The Pony Express is one of the mosted fabled feats in the history of the American West. In actuality the Pony Express mail service only operated for a brief period from April 1860 to November 1861. Previously letters from the eastern states mostly reached Califonia by long sea voyages around Cape Horn which took weeks in the bst of circumstances. The Pony Express, operated by the Central Overland California and Pikes Peak Express Company, to deliver mail and news between St. Joseph, Missouri, and San Francisco, California. The mail was delivered in relay, not unlike modern relay races, only mail and newspapers rather than batons were passed on. The Pony Express ran day and night, both in the summer and winter. A fresh horse and rider were waiting at each station to take the mail on to next station. Most of the riders were teenage boys. One rider was 11 years old. An ad for Pony Express riders read, "Wanted. Young, skinny, wiry fellows. Not over 18. Must be expert riders. Willing to risk death daily. Orphans preferred." The reason boys were preferred was that they did not weigh as much as adult riders and the horses could thus sustain faster speeds, the same reason that jockeys in horse raising have to be small. The Pony Express was a very popular service. In ended after only a year and a half because of the invention of the telegraph. Even fast ponies could not compete with the wires.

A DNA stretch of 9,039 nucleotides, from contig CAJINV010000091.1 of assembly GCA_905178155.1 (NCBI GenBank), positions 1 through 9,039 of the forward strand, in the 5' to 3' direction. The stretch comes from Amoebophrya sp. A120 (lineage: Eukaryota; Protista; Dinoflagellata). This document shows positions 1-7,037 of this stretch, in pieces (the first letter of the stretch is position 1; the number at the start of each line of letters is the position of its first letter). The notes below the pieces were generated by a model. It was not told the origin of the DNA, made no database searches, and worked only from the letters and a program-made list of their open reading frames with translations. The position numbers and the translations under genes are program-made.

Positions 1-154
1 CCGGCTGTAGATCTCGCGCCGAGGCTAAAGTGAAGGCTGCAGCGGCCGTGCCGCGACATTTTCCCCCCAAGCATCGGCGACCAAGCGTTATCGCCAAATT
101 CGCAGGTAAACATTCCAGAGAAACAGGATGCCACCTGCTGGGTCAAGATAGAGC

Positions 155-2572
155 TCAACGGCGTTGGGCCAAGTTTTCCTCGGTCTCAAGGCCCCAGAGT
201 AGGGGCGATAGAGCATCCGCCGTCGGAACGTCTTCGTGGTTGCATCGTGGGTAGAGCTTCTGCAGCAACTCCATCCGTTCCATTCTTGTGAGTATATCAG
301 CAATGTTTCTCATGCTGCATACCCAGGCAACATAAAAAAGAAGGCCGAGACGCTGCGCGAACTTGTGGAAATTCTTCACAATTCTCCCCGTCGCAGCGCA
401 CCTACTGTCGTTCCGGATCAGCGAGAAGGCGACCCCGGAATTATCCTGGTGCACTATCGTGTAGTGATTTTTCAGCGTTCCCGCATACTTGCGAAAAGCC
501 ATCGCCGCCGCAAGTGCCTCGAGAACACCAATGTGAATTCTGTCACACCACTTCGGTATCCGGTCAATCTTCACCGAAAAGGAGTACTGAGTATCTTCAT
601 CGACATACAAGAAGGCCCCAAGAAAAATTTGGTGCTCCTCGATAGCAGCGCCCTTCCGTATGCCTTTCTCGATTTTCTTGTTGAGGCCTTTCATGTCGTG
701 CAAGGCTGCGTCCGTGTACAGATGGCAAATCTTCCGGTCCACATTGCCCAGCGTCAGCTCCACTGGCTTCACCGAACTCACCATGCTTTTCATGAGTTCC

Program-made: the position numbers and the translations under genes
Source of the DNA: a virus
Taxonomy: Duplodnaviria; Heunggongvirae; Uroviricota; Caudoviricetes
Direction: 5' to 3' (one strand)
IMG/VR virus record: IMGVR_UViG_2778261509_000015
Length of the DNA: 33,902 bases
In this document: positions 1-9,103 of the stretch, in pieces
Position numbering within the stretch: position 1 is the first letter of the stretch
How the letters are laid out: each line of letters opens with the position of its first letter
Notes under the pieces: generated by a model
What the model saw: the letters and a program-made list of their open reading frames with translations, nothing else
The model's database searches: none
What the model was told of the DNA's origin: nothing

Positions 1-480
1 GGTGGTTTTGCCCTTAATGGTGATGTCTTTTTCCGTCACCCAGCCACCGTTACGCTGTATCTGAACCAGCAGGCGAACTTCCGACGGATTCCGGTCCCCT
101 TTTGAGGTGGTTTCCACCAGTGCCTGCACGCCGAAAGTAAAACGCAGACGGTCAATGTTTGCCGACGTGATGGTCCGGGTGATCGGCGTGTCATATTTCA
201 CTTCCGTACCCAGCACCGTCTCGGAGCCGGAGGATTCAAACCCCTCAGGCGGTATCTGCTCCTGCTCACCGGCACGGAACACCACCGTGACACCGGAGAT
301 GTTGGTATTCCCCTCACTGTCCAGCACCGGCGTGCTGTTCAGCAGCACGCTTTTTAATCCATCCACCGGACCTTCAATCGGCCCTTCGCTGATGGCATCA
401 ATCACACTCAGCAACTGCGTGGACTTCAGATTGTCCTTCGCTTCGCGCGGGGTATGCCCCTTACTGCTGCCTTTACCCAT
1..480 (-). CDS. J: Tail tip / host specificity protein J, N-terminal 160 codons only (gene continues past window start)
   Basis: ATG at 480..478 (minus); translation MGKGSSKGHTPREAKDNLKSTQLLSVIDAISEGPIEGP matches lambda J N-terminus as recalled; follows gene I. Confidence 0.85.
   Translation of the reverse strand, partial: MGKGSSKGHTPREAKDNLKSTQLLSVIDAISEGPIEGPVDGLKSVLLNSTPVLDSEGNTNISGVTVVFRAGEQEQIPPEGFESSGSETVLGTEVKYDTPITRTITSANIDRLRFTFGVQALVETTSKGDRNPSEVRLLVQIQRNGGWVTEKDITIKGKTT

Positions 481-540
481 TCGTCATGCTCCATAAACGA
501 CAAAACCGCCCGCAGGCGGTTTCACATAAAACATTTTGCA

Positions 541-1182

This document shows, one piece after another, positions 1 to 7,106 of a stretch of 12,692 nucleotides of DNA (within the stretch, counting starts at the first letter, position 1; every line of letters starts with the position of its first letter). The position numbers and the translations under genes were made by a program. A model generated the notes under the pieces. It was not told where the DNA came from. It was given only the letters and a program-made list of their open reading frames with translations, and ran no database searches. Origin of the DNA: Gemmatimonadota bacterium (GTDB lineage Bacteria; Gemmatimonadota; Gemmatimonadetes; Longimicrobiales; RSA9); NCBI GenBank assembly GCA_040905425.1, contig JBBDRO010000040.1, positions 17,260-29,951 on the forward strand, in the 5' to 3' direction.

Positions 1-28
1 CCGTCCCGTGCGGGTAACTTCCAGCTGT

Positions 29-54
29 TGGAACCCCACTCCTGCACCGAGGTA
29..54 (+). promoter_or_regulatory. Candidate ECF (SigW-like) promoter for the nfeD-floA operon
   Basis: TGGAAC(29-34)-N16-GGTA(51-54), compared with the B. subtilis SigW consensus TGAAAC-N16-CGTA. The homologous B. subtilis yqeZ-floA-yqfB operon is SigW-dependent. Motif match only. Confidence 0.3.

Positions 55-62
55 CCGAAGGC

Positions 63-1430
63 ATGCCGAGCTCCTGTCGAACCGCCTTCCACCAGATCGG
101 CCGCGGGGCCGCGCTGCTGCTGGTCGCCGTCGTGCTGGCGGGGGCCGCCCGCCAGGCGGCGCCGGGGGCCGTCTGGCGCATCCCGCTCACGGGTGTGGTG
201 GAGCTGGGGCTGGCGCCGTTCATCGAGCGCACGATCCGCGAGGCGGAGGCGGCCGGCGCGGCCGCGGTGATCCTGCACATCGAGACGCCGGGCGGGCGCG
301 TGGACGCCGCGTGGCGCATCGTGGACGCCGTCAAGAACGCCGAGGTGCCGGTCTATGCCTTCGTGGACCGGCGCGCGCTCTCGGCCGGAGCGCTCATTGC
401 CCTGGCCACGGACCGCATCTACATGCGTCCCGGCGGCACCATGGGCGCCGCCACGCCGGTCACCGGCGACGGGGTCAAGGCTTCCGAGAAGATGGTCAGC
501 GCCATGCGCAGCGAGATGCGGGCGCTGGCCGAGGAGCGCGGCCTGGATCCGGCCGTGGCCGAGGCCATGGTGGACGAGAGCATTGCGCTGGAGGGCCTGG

John Joseph Klem, often refered to as Johnny Clem, was probably the most famous boy who served in the Civil War. He is known to hostory as the "Drummer Boy of Chickamauga" and also "Johnny Shiloh." He was one of the youngest, but not the youngest to do so. Like most younger boys who participated in the War, he served as a musician. The Federal Army alone had places for 40,000 muscians. Many of the boys given the turmoil of battle became involved in the actual fighting.
Johhny was the most famous Union boy soldier. He became a drummer in the 22nd Massachusetts Infantry at age 11 years. He fought in the battles of Shiloh, Perryville, Murfreesboro, Chickamauga, and Atlanta. He was eventually promoted to serve as a mounted orderly on the staff
of General George H. Thomas, with the "rank" of lance sergeant. Johny was not an anomally in the Civil War. Many of the soldiers were in fact boys and youth. Thousands of children were directly involved in the Civil War. Older boys served as soldiers. Many younger boys were also invoved, some boys as young as 11 years old. The younger boys generlly served as drummer or buggle boys. Commonly the drummer and buggle boys were 13-15 years of age. Both the Confederate and Union soldiers tried to look after the younger boys. In major engagements they were often sent to the rear when charges into fortifications were planned. In some cases they had to be forced to the rear crying. Such a scene is portrayed in the movie Glory. In addition, over 1 million boys of 17 or under served in the Federal Army alone. Beyond the use of very young boys as deummer boys and buggle boys, about 1 million boys 17 years of age and under fought with the Federal Army alone. Almost surely very large numbers of similsrly aged boys fpught with the Conderacy, although actual records are less available. So many boys served in both the Federal and Confederate Army that one author has suggested calling the American Civil War the Boys' War.